Population matters: letters

Updated: 14 November 2022

8 billion carbon emitters

The Sunday Times 13 November 2022

Three critical events are happening this week; COP27 in Egypt, the International Conference on Family Planning in Thailand and, on Tuesday, the UN’s symbolic marking of the point at which our population hits eight billion. They are inextricably connected – yet politicians, NGOs and media at COP27 seem blind to the links.

Eliya Zulu, head of the African Institute for Development Policy, commented at COP26; “If you go around this COP or previous conferences, the ‘p’ word, as I call it, seems to be forbidden”. The ‘p’ word being population. The wilful silence is contrary to science and denies hundreds of millions of girls and women their rights and life opportunities. The IPCC’s 2022 report identified population growth and increasing consumption “as the strongest drivers of CO2 emissions from fossil fuels.”

It is shameful that this is not on the agenda at COP27.

Robin Maynard, Director, Population Matters 


Getting a handle on population growth

The Telegraph 11 November 2022


Next week the world’s population will top 8 billion. Twice as many people live on our planet than in 1974. And the population is four times higher than it was in 1926.

By 2050 the world could lose more than a quarter of its forests to food production alone in order to feed the growing population. That amounts to some one billion hectares – 1.5 times the size of the Amazon.

Population growth is also a critical driver of climate change. The Intergovernmental Panel on Climate Change suggests that GDP growth per capita and population growth remained the strongest drivers of carbon dioxide emissions from fossil fuel combustion during the past decade.

Yet solutions exist that are friendly to both people and planet. These include enabling all girls to stay in school and empowering women to access contraception, meaning they can choose how many children they have.

Despite cutting more carbon than all offshore and onshore wind combined, these desperately wanted, positive solutions are rarely mentioned by climate campaigners.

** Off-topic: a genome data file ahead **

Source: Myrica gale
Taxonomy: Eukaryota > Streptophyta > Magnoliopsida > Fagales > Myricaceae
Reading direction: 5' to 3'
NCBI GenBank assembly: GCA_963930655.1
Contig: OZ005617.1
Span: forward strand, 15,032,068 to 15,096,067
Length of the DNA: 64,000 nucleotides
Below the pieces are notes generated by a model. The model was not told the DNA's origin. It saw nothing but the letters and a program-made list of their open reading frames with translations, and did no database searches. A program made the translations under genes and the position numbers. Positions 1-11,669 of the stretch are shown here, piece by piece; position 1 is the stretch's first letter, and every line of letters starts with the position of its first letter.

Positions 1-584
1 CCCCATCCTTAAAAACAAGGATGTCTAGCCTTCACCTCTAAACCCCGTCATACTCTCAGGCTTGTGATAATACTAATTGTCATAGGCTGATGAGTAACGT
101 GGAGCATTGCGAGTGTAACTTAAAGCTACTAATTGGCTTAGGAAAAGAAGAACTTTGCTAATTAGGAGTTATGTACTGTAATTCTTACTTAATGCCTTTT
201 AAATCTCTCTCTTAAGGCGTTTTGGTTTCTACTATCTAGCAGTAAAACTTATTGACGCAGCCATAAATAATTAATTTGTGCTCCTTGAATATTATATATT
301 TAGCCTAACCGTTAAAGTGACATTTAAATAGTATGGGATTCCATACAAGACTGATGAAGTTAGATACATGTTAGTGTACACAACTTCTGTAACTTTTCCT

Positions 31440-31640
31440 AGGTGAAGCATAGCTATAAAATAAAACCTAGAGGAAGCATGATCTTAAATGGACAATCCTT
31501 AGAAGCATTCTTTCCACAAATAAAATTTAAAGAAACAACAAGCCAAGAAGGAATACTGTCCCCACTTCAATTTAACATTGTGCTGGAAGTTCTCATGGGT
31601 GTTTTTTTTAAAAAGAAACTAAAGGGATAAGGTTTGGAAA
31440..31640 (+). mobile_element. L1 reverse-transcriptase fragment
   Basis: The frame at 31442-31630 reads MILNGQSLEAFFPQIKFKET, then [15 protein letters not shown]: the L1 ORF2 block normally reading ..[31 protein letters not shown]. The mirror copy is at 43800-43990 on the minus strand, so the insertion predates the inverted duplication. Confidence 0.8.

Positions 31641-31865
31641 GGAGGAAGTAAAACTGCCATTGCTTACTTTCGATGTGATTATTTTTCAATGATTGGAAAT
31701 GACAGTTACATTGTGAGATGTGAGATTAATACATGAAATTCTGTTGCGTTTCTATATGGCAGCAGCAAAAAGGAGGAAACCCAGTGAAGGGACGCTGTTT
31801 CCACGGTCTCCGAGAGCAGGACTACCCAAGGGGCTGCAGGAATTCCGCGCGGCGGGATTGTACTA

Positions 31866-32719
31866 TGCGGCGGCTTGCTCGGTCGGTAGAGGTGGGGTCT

Robin Maynard, Director, Population Matters


Choosing a smaller family is the most effective eco-action

The Independent 10 November 2022

Dear Sir/Madam,  

Next week, rather specifically on 15 November according to the United Nations, our human population will top 8 billion – a billion more since 2011, double the 4 billion of us on Earth in 1974.  

Explosive population growth over the past half century has been a critical driver of climate change, as the Intergovernmental Panel on Climate Change states: ‘GDP per capita and population growth remained the two strongest drivers of CO2 emissions from fossil fuel combustion in the last decade.’

Already, we use more of our planet’s natural resources than it can renew each year –1.8 planet’s worth. Only possible because some of us take more than our fair share – our ecological footprint in the UK makes us equivalent to a nation of 10-tonne King Kongs stomping about!  The UN projects our population will increase to 9.7 billion by 2050. More people demanding, needing, and deserving more of our planet than it can sustainably provide.  

An unfair, nasty future for many? It doesn’t have to be. People and planet benefiting solutions are available and wanted: universal, quality, education for girls, women’s choice over safe, modern family planning. Together those would cut more carbon dioxide than from all onshore and offshore windpower – whilst also avoiding unwanted pregnancies, slowing population growth, liberating skills, and speeding up sustainable development.

For a high-consuming country like the UK, with access to education and family planning, choosing a smaller family is the single most effective eco-action to cool our planet and act as global citizens.  

Robin Maynard, Director, Population Matters



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